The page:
Why Isn’t It Recommended to Get Pregnant So Soon?

Even if you recognize signs of returning fertility while breastfeeding, that doesn’t necessarily mean you should rush to get pregnant again. You may want a big family, and that’s perfectly fine and possible, but patience is recommended as it will generally be safer and healthier for both you and the fetus.

Basically, going through labor causes bodily trauma, especially in the case of women who went through a C-section. As such, the body needs time in order to recover. Even if your previous pregnancy went perfectly, forcing your body through another pregnancy so soon could lead to complications with both your and your child’s health. Sometimes, the complications can be so serious that they can lead to worst-case scenarios. For some women, just dealing with the early signs of pregnancy again so fast could be dangerous.

When you look at the bigger picture, it pays off to be patient. What’s more, your kids will get along just fine with a couple of years of an age difference. It will also be a lot easier for you to take care of a baby and a toddler at the same time, instead of two babies.

How to Exclusively Breastfeed?

Young Woman Breastfeeding Her Baby at Home

You can try and avoid ovulation while breastfeeding by committing yourself to exclusively breastfeed your baby for the first six months. However, keep in mind that, in practice, this is actually rather difficult. Less than 33% of women manage to exclusively breastfeed during just the first three months. But, if you’re set on this goal, there are some practices that could help you reach it:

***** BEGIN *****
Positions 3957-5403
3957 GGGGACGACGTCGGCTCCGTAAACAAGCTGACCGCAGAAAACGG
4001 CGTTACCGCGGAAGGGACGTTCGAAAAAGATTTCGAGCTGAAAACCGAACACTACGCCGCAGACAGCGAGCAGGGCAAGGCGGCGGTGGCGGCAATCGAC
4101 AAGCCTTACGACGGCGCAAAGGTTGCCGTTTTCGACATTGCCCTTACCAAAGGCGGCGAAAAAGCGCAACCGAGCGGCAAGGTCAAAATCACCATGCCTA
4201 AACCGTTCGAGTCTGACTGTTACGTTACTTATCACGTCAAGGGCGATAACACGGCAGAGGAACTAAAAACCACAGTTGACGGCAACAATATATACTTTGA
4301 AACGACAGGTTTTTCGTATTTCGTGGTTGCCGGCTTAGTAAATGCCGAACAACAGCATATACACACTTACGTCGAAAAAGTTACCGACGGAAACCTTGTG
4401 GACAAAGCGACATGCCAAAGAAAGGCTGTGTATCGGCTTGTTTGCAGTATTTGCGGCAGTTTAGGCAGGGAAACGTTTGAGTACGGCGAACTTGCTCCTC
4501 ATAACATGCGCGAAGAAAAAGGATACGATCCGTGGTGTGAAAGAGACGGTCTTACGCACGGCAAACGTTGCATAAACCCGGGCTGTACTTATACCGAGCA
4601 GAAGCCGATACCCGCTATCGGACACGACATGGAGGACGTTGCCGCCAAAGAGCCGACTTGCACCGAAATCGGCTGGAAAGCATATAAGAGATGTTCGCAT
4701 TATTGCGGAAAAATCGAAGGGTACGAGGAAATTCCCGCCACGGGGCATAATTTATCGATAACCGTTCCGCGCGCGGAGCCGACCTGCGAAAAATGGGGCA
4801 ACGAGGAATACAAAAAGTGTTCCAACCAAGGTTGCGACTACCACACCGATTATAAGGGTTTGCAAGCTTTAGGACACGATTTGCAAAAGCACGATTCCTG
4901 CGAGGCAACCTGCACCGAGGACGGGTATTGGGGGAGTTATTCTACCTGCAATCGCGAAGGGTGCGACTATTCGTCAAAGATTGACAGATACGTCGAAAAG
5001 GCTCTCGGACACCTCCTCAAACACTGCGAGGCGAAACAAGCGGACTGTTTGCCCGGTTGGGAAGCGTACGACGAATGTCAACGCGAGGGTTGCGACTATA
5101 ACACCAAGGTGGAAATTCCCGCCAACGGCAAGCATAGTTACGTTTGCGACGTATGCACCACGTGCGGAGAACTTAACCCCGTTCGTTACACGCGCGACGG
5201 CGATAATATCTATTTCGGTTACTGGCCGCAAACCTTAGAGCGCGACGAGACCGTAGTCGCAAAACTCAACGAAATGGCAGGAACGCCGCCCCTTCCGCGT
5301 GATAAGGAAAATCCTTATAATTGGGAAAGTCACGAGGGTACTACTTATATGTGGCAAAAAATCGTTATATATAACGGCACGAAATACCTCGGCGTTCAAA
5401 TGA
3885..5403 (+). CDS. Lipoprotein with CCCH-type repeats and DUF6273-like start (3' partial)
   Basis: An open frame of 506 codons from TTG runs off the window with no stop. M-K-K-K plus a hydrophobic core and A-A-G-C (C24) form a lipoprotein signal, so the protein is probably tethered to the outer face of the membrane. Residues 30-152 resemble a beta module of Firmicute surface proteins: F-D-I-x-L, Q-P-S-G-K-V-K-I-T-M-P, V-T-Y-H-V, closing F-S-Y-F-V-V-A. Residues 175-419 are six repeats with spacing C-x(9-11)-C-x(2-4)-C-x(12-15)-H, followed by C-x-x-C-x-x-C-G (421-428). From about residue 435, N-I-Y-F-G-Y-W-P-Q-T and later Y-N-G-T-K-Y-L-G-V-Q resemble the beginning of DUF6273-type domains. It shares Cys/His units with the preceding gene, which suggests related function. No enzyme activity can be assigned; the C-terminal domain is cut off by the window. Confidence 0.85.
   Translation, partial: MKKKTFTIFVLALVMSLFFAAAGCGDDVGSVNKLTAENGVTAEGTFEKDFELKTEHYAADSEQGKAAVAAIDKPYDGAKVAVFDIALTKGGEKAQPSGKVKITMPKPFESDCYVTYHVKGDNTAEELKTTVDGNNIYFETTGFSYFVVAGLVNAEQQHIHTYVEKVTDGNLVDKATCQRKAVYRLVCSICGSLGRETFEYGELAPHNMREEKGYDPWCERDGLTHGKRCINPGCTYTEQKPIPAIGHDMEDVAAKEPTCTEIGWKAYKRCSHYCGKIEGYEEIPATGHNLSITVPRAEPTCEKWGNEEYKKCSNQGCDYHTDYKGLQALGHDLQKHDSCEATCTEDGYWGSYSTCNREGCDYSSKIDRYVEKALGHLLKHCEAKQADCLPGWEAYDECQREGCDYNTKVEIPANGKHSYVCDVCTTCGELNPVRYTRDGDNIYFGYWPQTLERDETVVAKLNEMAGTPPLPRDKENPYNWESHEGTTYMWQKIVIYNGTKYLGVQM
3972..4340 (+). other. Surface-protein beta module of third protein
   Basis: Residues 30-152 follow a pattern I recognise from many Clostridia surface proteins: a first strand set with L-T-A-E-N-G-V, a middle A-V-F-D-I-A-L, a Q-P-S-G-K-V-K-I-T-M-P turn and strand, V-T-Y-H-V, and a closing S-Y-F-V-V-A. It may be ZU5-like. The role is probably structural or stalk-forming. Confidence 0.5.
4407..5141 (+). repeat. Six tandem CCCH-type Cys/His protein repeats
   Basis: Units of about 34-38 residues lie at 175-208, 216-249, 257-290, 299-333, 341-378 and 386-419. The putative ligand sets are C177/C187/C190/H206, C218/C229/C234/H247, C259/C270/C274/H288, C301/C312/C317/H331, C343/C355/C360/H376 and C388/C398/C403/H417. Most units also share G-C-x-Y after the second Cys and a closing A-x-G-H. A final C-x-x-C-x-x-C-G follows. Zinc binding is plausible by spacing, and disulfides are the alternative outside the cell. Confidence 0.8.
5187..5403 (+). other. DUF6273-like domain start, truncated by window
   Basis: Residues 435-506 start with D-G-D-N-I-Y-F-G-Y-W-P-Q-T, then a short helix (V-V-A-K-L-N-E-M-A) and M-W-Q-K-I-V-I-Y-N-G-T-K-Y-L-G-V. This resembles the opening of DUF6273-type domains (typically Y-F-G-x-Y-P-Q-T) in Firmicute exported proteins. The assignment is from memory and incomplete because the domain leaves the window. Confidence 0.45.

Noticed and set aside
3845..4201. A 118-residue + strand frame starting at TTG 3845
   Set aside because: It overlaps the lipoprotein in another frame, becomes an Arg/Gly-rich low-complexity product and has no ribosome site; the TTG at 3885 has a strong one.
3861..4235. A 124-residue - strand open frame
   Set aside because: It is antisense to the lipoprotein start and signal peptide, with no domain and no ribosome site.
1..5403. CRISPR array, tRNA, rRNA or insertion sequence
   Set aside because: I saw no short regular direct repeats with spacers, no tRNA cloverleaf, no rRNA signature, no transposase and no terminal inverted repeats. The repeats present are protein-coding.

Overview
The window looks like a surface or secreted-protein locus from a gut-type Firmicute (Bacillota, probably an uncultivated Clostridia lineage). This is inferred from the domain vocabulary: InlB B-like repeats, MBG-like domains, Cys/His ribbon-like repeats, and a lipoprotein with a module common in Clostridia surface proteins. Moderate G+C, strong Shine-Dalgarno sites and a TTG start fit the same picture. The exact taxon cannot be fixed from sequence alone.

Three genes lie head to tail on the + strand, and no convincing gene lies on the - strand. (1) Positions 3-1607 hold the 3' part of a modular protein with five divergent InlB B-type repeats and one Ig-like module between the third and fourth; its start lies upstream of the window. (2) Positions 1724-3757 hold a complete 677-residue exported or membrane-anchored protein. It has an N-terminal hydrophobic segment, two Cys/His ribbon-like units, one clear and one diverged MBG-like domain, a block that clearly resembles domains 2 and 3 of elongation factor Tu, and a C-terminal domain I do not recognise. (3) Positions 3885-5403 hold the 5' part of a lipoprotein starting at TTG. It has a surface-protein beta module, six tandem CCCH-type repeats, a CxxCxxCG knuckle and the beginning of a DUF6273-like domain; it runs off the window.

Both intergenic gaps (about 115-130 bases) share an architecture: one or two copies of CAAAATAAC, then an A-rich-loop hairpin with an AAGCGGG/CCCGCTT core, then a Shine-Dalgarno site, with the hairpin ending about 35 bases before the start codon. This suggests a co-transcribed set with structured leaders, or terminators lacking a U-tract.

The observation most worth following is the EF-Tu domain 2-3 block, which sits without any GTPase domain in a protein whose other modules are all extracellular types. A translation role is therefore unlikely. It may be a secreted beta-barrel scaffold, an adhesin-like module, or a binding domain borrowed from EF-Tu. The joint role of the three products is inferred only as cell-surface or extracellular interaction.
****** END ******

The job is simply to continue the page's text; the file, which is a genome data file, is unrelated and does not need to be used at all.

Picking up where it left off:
• Educate yourself about the process of breastfeeding even before it’s time to give birth. That way, you’ll be more prepared for it once the baby comes.
  • After you give birth, you’ll have a chance to consult with a lactation specialist in the hospital. Make sure to have them explain every single detail to you. Don’t hesitate to ask whether they make home visits as well.
  • If you want to breastfeed exclusively, and there’s no medical reason not to, then you obviously cannot use anything else in your baby’s diet. So, no formula or water is allowed.
  • You have to listen to your baby during this period. Whenever your child wants to eat, you should feed them. The more frequent you breastfeed, the better your breast milk production will be. In general, anywhere between eight and twelve feedings in 24 hours are ideal.
  • The fact is that prolactin production is the highest during the night. Milk pumping or feeding your child at night will further boost prolactin levels.
  • Make sure not to use any pacifiers or bottles during this period in order to stimulate oxytocin production through the baby’s sucking.

Following these tips is likely to postpone the return of your ovulation and menstrual cycle. On the other hand, if you’re looking for signs of ovulation after giving birth with anticipation, you should change your habits. In that case, you should minimize the number of breastfeeds, start introducing formula and bottles, and ultimately, avoid getting too stressed about it.

It’s true that things can get a bit confusing in regards to the menstrual cycle after you give birth. However, in most cases, it’s your habits and choices that can affect just how fast you’ll start ovulating again. Still, it’s important to mention that it’s not a good idea to rely just on breastfeeding as birth control if you don’t want another pregnancy. 

Of course, don’t hesitate to get in touch with us at University Park OBGYN if you’re in need of any advice or medical help when it comes to your reproductive health. You’ll be in the hands of the best gynecologist in Florida whom you can fully trust and open up to.